A new graduate hall (with 500 beds, at $100,000 per bed) will alleviate both graduate students' concerns about finding affordable housing and the pressure graduate students exert on the Cambridge housing market, an important issue to the Cambridge City Council. The extra capacity will increase the percentage of graduate students housed on-campus from 29% to 38%, in partial fulfillment of the 50% target.
Second new undergraduate / "flex" dormitory ($40 million)
Even before the decision to house freshmen in residence halls was announced, the need for a new undergraduate residence hall has been widely known. The new hall would alleviate overcrowding that has sometimes reached damaging levels in recent years. It would also provide much needed flexibility to deal with demographic shifts, ideas for residential experiments, the eventual need to take Random Hall off-line, and so on.
The decision to house freshmen in residence halls makes the need for a new undergraduate dormitory much more pressing, as it dramatically decreases the flexibility of the current housing system. The following table shows the housing shortages that will result if not enough students pledge FSILG's. It uses the following assumptions: total undergraduate population is 4400, with class sizes of 1100 (including transfer students); about 4% of undergraduates will continue to choose to live outside the system; and the total number of residence hall spaces is 3,036 (2916 regular spaces, plus 120 "regular" crowds).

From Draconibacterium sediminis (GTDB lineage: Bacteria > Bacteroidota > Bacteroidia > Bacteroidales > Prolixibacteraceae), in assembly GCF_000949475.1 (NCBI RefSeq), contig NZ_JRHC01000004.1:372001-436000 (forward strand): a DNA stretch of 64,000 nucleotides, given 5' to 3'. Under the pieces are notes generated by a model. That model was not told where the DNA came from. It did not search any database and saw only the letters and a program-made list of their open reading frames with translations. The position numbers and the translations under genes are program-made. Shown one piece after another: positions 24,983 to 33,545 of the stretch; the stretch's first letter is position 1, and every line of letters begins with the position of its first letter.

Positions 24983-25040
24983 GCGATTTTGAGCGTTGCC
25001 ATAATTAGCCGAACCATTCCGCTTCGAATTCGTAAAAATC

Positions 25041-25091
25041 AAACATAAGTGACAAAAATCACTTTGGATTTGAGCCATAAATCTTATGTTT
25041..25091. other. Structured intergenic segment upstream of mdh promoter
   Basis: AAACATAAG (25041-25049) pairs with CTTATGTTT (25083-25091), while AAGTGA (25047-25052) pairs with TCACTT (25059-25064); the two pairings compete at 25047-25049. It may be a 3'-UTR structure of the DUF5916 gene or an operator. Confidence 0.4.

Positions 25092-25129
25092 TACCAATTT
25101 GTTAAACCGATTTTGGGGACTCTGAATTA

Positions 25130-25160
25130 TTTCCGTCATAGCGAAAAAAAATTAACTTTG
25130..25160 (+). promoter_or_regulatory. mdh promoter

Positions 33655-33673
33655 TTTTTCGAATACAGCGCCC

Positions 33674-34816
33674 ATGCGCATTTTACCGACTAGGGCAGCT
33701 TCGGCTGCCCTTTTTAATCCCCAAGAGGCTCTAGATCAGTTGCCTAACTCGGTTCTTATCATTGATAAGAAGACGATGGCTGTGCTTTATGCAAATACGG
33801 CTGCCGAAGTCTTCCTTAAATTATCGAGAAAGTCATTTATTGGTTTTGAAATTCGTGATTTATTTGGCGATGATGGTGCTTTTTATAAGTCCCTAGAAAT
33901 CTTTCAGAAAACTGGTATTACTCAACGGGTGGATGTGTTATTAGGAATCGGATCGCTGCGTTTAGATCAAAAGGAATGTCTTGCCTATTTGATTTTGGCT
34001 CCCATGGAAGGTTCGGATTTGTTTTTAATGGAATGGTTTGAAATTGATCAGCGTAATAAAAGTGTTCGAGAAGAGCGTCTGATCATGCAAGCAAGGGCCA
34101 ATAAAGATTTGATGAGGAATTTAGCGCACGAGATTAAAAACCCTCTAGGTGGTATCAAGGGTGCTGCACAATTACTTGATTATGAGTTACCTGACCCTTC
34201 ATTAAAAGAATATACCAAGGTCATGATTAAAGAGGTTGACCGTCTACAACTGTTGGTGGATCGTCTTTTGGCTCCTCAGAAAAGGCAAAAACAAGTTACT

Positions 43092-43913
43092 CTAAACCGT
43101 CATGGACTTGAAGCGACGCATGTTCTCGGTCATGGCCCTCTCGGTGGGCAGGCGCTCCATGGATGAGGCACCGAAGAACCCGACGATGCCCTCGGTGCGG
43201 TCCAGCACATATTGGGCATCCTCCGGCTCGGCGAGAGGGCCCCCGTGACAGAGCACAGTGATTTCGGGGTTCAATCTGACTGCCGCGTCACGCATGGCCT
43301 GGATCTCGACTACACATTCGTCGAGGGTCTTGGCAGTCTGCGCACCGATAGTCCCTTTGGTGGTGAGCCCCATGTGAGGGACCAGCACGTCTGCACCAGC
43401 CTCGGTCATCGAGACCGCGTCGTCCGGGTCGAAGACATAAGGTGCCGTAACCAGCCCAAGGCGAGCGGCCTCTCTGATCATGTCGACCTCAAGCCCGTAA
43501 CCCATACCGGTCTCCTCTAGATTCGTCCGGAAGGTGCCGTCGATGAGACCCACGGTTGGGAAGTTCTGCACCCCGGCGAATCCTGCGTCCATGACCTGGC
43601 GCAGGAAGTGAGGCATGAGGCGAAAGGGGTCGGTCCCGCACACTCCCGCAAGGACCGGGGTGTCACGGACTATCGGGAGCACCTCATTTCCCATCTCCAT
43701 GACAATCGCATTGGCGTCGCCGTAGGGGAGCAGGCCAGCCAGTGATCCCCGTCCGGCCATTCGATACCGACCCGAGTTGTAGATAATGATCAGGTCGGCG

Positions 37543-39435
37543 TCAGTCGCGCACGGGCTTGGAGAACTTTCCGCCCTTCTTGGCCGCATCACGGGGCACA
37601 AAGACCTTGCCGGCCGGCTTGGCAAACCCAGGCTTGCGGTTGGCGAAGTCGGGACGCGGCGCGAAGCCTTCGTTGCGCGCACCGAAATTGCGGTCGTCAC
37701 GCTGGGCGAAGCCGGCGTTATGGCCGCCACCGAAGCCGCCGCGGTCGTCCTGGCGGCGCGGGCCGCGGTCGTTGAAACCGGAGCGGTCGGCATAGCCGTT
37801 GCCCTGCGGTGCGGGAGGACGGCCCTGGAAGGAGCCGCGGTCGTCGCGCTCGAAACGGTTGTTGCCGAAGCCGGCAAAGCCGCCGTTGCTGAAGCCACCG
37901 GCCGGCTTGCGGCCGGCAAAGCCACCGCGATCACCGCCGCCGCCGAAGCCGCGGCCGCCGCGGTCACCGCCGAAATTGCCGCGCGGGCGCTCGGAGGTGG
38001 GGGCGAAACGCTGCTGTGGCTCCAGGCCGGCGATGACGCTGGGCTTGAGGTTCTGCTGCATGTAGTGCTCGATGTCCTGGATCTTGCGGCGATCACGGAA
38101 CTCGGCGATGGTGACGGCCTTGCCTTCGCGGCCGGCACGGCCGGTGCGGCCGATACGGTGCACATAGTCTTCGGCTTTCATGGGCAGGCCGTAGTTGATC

|Percentage of each
class pledging FSILG's
Obviously, maintaining the viability of FSILG's is important, and not just for the sake of preventing housing shortages. The renovation fund for FSILG's, as well as the support discussed in Section 7, will, hopefully, prevent serious shortages. Nonetheless, it is clear that more flexibility is needed: even at current pledging levels of around 31%, the system would be short 280 beds. We believe that forcing students out of the system is not an option for ethical and political reasons -- it would violate the objectives for the housing system and MIT's educational mission, and would seriously disrupt MIT's ability to attract and retain the best and brightest. Consequently, more housing is needed.
In the long term, as the new residence system reaches equilibrium, the housing provides the valuable flexibility discussed above. With the 350-400 dorm spaces, MIT could:
Renovations to East Campus Houses ($25.5 million)